Rowan Atkinson young
January 6, 1955
5 ft 11 in | 180 cm
80 kg | 178 lbs
40 in | 102 cm
11 US | 44 EU
34 in | 86 cm
Rowan Atkinson was born in Consett, United Kingdom, on January 6, 1955, is an English actor. Young Rowan Atkinson began his career on the BBC Radio 3 comedy shows The Atkinson People (1979) and on British television. Rowan's breakthrough performance came in BBC's sketch comedy show Not the Nine O'Clock News (1979–1982). He made his big screen debut in Bond film Never Say Never Again (1983) in role as Nigel Small-Fawcett. He is best known for his roles on sitcoms Blackadder (1983-1989) and Mr. Bean. (1990-1995).
He played character Mr. Bean on the big screen in comedy films Bean (1997) and sequel Mr. Bean's Holiday (2007).
He portrayed Johnny English in action comedy films: Johnny English (2003), Johnny English Reborn (2011) and Johnny English Strikes Again (2018).
Keeping Mum (2005) black comedy opposite Maggie Smith, Kristin Scott Thomas and Patrick Swayze
Four Weddings and a Funeral (1994) romantic comedy with Andie MacDowell and Hugh Grant
Rat Race (2001) adventure comedy with Whoopi Goldberg and John Cleese
The Tall Guy (1989) romantic comedy with Jeff Goldblum and Emma Thompson
Love Actually (2003) romantic comedy with Keira Knightley, Liam Neeson and Hugh Grant
The Witches (1990) dark fantasy horror comedy with Anjelica Huston
Maybe Baby (2000) romance comedy with Hugh Laurie and Emma Thompson
He voiced Zazu in The Lion King (1994).
He owns fast cars and is a participant in car racing.
He was awarded the Laurence Olivier Theatre Award for Best Comedy Performance (1982).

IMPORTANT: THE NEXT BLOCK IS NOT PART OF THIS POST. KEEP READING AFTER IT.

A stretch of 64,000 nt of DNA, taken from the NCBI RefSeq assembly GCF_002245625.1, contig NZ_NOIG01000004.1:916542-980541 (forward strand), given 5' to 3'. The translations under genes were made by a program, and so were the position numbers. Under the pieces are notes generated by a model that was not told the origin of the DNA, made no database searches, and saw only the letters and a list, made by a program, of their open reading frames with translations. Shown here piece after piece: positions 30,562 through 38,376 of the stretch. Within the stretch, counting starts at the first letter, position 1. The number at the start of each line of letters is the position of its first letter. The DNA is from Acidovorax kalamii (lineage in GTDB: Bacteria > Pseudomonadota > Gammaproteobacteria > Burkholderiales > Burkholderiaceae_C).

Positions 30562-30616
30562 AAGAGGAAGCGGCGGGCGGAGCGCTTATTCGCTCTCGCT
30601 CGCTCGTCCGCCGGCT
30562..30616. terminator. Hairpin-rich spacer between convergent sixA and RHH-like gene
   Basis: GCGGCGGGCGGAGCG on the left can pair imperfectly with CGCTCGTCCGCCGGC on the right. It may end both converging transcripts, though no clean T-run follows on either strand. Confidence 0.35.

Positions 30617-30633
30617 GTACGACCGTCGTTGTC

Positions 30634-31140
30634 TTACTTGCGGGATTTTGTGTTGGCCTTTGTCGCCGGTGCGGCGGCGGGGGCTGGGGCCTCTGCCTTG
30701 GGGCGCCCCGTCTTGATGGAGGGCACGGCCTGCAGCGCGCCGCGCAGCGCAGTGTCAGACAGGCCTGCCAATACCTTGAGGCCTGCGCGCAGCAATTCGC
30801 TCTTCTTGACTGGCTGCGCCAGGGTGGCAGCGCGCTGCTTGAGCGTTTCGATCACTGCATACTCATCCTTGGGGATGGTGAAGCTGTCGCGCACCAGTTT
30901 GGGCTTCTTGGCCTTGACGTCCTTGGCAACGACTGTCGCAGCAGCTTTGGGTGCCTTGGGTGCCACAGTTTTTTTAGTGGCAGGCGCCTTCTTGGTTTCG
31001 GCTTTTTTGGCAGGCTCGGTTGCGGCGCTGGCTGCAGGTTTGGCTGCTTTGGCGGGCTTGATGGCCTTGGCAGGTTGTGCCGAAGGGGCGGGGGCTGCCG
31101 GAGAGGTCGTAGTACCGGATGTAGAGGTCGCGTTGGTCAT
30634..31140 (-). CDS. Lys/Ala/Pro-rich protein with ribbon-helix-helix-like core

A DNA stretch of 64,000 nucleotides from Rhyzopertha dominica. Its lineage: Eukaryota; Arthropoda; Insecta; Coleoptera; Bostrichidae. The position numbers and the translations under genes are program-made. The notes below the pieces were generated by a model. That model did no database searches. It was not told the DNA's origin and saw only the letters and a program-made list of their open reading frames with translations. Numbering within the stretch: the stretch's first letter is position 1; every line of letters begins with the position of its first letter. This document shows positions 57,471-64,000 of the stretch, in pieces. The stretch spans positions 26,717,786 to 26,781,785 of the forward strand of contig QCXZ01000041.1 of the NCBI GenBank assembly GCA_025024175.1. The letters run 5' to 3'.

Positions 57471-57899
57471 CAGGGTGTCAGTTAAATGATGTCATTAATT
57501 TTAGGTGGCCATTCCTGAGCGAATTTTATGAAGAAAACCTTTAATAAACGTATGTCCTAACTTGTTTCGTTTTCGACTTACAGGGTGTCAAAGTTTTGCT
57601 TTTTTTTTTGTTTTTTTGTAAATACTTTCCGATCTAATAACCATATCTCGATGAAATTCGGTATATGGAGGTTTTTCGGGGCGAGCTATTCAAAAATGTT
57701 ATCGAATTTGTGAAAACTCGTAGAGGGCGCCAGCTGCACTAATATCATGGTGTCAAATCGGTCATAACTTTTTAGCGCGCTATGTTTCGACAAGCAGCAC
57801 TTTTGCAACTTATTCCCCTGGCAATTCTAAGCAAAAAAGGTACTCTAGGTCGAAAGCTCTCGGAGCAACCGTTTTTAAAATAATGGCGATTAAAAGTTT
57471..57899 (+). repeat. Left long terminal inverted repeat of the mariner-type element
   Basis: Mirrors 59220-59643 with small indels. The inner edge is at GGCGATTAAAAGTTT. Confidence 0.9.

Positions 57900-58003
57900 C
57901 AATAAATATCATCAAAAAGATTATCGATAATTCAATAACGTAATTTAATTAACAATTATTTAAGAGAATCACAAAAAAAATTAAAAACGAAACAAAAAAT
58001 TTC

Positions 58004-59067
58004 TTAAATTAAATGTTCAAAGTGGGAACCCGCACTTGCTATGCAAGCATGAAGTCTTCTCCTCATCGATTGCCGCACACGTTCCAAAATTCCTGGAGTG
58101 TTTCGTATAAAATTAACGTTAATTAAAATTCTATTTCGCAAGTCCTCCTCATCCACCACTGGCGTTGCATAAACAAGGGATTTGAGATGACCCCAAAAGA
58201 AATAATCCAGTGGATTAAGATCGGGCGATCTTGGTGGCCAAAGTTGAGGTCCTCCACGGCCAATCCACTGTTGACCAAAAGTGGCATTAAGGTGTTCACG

He is an atheist.
He was married to Sunetra Sastry (1990-2015), they have two children.
He is in a relationship with Louise Ford, since 2014, they have one child.
People think because I can make them laugh on the stage, I'll be able to make them laugh in person. That isn't the case at all. I am essentially a rather quiet dull person who just happens to be a performer.
Mr. Bean is essentially a child trapped in the body of a man. All cultures identify with children in a similar way, so he has this bizarre global outreach. And 10-year old boys from different cultures have more in common than 30-year-olds. As we grow up, we acquire this sensibility that divides us.
I think the character does tend to suit an episodic thing, because what's fun about him is that he doesn't care about anyone else, and it's very difficult for a main character a lead character in a movie to not care about anybody else.
Mr. Bean is at his best when he is not using words, but I am equally at home in both verbal and nonverbal expression.
I'm more critical of the films I make than anyone else.
I consider myself more of a visual comedian than a physical one.
I think the character does tend to suit an episodic thing, because what's fun about him is that he doesn't care about anyone else, and it's very difficult for a main character - a lead character - in a movie to not care about anybody else.